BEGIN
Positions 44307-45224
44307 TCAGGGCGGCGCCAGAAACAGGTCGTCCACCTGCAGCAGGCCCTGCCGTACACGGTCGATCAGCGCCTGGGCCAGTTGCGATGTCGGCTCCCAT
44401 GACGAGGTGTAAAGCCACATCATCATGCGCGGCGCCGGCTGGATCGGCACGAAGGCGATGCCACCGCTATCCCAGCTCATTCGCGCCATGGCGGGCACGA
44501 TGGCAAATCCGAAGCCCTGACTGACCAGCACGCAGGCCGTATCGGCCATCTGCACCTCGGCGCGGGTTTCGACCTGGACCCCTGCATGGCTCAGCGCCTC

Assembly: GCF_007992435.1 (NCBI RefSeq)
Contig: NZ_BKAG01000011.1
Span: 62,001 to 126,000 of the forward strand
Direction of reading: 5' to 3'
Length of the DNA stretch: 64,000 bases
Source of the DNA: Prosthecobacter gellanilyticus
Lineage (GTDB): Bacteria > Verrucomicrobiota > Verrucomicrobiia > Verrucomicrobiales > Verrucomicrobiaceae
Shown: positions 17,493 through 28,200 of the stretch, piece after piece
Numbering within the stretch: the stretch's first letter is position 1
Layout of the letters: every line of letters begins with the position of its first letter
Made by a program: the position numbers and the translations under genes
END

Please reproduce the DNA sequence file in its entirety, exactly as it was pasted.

Positions 44307-45224
44307 TCAGGGCGGCGCCAGAAACAGGTCGTCCACCTGCAGCAGGCCCTGCCGTACACGGTCGATCAGCGCCTGGGCCAGTTGCGATGTCGGCTCCCAT
44401 GACGAGGTGTAAAGCCACATCATCATGCGCGGCGCCGGCTGGATCGGCACGAAGGCGATGCCACCGCTATCCCAGCTCATTCGCGCCATGGCGGGCACGA
44501 TGGCAAATCCGAAGCCCTGACTGACCAGCACGCAGGCCGTATCGGCCATCTGCACCTCGGCGCGGGTTTCGACCTGGACCCCTGCATGGCTCAGCGCCTC

Assembly: GCF_007992435.1 (NCBI RefSeq)
Contig: NZ_BKAG01000011.1
Span: 62,001 to 126,000 of the forward strand
Direction of reading: 5' to 3'
Length of the DNA stretch: 64,000 bases
Source of the DNA: Prosthecobacter gellanilyticus
Lineage (GTDB): Bacteria > Verrucomicrobiota > Verrucomicrobiia > Verrucomicrobiales > Verrucomicrobiaceae
Shown: positions 17,493 through 28,200 of the stretch, piece after piece
Numbering within the stretch: the stretch's first letter is position 1
Layout of the letters: every line of letters begins with the position of its first letter
Made by a program: the position numbers and the translations under genes